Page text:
Driverless car technology needs confidence boost
Driverless car technology is racing from pipedream to reality but public confidence in the phenomenon is not keeping pace, according to new research.
The majority of people (66%) would be uncomfortable travelling in a driverless car at 70mph, according to a new study by the Institution of Mechanical Engineers.
According to the findings, younger people tend to be more accepting of the technology ― with 45% of 25-36 year olds saying they would be comfortable in a 70mph driverless car, compared to just 13% for 65-74 year olds and 8% for the over 75s.
Women tended to be more cautious about the technology, with 72% saying they would be uncomfortable compared to 60% for men.
Half think people drive better than computers
The survey found that 50% of drivers think people are better drivers than computers, despite the fact that nine out of 10 of road accidents in the UK are the result of driver error.
The survey also showed there is a reluctance from the public to allow people who are sight-impaired to be the sole occupant of a driverless car ― less than a quarter agreeing they should be allowed.
There was also very little acceptance for people who are intoxicated being responsible for a driverless car, with just 12% saying this would be acceptable.
Driverless car technology brings ‘huge benefits’
Philippa Oldham, Head of Transport at the Institution of Mechanical Engineers, said: “The benefits of driverless technology are huge.
“Not only could the technology help save hundreds of lives, but there are estimates that the overall UK economic benefit could be as much as £51 billion a year due to fewer accidents, improved productivity and increased trade.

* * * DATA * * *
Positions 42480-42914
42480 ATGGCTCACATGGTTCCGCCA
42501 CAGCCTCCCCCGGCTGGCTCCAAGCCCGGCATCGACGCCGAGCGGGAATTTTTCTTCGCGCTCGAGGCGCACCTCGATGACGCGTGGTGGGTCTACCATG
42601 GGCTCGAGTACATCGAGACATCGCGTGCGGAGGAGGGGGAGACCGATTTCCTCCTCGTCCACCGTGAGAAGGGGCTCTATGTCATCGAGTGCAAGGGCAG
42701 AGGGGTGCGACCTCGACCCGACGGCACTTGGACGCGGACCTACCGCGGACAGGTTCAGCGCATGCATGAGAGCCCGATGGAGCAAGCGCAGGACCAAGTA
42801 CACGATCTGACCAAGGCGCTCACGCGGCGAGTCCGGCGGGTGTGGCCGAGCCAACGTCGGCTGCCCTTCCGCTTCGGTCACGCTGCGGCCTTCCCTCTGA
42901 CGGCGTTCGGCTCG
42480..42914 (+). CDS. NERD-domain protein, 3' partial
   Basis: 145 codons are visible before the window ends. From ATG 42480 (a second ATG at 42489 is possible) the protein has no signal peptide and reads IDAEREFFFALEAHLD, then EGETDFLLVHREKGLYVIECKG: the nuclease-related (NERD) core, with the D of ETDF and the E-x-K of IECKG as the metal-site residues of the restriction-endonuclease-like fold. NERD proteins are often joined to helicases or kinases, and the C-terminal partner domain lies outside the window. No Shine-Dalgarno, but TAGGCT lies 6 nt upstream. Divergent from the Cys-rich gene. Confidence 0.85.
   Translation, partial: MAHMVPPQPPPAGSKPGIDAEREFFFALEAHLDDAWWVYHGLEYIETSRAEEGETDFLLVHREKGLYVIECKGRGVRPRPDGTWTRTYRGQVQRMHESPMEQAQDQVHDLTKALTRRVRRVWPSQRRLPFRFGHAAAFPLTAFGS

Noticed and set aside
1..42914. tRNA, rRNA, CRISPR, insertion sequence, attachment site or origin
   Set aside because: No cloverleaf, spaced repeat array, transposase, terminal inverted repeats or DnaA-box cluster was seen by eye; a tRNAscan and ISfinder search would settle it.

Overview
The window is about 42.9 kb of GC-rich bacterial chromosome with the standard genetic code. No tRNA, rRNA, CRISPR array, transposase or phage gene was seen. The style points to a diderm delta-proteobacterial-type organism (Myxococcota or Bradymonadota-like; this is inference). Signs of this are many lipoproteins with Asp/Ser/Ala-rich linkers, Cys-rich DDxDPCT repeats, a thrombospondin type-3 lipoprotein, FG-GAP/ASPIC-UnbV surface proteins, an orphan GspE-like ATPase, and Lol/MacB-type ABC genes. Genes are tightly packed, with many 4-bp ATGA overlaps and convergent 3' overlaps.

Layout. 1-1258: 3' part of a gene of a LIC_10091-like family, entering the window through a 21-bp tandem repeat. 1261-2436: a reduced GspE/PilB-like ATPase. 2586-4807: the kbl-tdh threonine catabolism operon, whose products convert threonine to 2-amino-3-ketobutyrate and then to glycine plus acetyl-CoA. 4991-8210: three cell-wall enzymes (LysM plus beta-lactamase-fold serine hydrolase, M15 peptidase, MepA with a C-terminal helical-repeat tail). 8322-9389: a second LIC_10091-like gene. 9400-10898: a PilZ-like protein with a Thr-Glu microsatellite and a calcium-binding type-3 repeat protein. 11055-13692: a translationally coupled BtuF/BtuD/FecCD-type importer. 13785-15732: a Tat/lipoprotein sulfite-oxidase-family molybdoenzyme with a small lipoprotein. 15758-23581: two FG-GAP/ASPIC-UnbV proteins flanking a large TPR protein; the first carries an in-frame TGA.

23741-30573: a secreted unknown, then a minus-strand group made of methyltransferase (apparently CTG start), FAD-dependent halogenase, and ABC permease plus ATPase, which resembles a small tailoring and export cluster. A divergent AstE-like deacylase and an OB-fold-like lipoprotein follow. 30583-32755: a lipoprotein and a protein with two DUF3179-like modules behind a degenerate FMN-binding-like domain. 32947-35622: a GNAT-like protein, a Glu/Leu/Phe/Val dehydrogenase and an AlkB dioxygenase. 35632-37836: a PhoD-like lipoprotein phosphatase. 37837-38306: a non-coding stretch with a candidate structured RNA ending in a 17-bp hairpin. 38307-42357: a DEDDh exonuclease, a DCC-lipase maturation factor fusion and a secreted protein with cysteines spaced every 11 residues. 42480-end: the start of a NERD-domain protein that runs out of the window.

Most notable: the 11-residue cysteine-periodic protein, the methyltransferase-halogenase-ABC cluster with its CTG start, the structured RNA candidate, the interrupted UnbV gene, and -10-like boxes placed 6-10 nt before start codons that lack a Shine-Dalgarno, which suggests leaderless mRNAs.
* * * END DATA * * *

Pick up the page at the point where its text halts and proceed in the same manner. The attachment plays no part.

“The Government and manufacturers have big ambitions for the future of driverless cars, but there is still a long way to go in terms of public approval.
“This study shows that the majority of people would be uncomfortable being a passenger in a driverless car travelling at speed and that older people and women are particularly wary.
“Driverless technology has been touted as improving accessibility for all, but the survey showed strong reluctance for a sight-impaired person to be the sole occupant of a driverless car.”
Public trials could build trust in driverless car technology
He said the Government and manufacturers must work together on public trials of driverless car technology to build trust in it.
“The Institution commissioned ICM Unlimited to ask six questions to 2,053 members of the public regarding driverless cars.
The survey’s full results can be found at Public perceptions: driverless cars.
Getting set for the journey into experts at Adrian Flux have already started offering driverless car insurance.
The specialist driverless car insurance covers you against a whole host of modern problems, not just your typical bumps and scrapes.
From faulty software and corrupted downloads, to patchy satellite coverage and firewall failures, Adrian Flux driverless car insurance has it all covered.